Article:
If I’ve learned one lesson writing for the internet, it’s saying that something’s a ‘first’ is typically a bad idea. It’s an invitation for people to come flying out of the woodwork to prove you wrong.
However, despite the risk, there have been a few occasions where I’ve felt safe saying the word without risk of repercussion. This is one of those rare occasions.
I mean, my fellow Speedhunter Stefan Kotze (who shot these images) wouldn’t lie to me when he said this is the first supercharged Porsche GT3 in South Africa, would he?
From my office here in Canada, I will happily admit that the bulk of my exposure to South African car culture comes via Stefan’s work. Everything he’s presented so far on Speedhunters has been equal parts impressive and diverse.
Here in North America, jettisoning a rear bumper in favour of elaborate exhaust piping and forced induction has steadily been increasing in popularity since around 2012. It takes a lot of guts (and money, let’s be honest) to take a car that’s no slouch from the factory and set out to make it faster.
The hunt for speed is a
real-world problem ideal way of looking at things that can often trump practicality and aesthetics.
“The car lacked that little bit of ‘extra,” owner Nishen Moodley explains when asked ‘why?’. Nishen’s business – TMSS (or TM Standard Steel) – builds piping for all sorts of automotive applications, and this 2014 Porsche GT3 991.1 is as much his rolling business card as it is his weekend toy.
Nishen’s talents are on display with this car via the TMSS Motorsport equal-length, cat-less headers. The custom exhaust system he built retains Porsche’s OEM Valvetronic Designs electronic exhaust valves, and below the mid-3,000rpm range the engine sounds rather civil. Above that, however, the valves open and the note changes drastically as the mufflers are bypassed and exhaust gasses take the shortest possible exit route through twin center-mounted tips.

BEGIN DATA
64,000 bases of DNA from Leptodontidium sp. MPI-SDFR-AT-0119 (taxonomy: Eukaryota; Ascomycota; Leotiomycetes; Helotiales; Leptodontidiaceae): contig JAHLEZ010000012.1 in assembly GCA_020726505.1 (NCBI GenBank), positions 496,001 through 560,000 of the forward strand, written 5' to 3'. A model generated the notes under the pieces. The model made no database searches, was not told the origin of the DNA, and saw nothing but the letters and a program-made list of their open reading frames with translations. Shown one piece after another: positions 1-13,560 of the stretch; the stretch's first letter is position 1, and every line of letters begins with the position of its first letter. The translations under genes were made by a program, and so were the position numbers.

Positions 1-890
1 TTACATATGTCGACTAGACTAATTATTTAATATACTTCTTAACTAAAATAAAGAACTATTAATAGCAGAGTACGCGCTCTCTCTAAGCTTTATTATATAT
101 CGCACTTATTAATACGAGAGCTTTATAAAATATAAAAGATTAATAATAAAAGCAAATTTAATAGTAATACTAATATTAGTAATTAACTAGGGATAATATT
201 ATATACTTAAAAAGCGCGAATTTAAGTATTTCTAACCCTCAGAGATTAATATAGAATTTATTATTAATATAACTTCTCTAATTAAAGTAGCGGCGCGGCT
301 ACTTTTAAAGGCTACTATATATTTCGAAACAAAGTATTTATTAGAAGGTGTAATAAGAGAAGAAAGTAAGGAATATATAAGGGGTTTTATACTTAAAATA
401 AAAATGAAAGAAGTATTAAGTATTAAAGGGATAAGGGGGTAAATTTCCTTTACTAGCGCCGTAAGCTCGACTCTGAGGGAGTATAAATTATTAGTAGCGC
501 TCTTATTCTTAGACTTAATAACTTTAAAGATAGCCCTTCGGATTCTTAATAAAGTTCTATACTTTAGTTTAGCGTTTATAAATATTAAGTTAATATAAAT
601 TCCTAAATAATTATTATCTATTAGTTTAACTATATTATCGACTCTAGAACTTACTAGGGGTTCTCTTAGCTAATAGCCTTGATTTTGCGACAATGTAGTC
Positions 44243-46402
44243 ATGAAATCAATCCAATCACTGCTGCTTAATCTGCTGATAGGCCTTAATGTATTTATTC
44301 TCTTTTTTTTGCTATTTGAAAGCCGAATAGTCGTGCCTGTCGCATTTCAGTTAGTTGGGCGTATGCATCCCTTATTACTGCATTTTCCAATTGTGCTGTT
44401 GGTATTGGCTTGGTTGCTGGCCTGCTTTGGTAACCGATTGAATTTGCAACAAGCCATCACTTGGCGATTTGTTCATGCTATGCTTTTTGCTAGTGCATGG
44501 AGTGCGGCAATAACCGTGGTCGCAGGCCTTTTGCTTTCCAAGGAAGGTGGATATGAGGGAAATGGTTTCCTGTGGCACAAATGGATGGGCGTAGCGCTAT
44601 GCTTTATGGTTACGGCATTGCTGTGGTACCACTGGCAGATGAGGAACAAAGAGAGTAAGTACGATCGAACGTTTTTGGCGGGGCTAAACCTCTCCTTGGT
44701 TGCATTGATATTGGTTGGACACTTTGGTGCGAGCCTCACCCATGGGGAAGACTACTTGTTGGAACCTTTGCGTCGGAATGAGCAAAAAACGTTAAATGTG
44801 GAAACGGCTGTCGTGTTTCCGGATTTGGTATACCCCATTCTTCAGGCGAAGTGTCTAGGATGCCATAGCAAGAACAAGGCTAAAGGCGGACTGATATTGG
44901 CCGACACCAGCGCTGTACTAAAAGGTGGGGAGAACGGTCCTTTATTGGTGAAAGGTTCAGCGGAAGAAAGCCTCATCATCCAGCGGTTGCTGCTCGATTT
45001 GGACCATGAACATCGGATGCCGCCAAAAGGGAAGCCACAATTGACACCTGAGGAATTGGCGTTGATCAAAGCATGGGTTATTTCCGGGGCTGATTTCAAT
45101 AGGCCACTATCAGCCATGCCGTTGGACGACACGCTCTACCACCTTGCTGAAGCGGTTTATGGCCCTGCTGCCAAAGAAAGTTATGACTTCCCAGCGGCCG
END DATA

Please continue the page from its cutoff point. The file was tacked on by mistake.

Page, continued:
The choice to go with a supercharger over a turbocharger was to retain as much of the GT3’s originally intended driving experience as possible. Superchargers are always at the ready, resulting in a pedal response that is very similar to a naturally aspirated vehicle.
The RR Racing kit utilizes a PX-1 series centrifugal ProCharger along with a Bell charge-air cooler. A Davis Craig water pump and ATI Super Damper crankshaft pulley round out the modifications under the engine cover. An AEM water/methanol injection kit helps keep intake temperatures down, with the system’s reservoir tidily packaged in the frunk.
At 0.6bar (8.8psi) of boost, the car makes 674hp and 584Nm.
As mentioned, it’s become fairly common for mid-engine boosted vehicles to run around without a bumper, but rest assured – everything you see in the rear of this car can actually be concealed by the factory bumper cover.
In general, despite the over-the-top look of the forced induction setup, the styling updates on the car are rather reserved.
“On a GT3 there isn’t much you actually need to do, visually,” Nishen explains, describing his minimal approach to exterior modifications. The factory wheels have been swapped for a set of Smoke Customs forged items. Inside, a few small carbon accents have been added, while similar minor palette swaps and deletes have been made to the exterior.
I’ve avoided the cliché so far, but this car is really the rolling embodiment of business up front and party out back.
For the number hungry, the car will now scramble from 0-100km/h (62mph) in 3.2-seconds on 102 octane fuel. 200km/h clicks by in 10.4-seconds. With none of the creature comforts removed, it’s quite a refined mission up to light-speed.
Even if, for whatever reason, this car isn’t the first supercharged Porsche GT3 in South Africa, numbers like that make it worthy of a spotlight all the same.
Photography by Stefan Kotze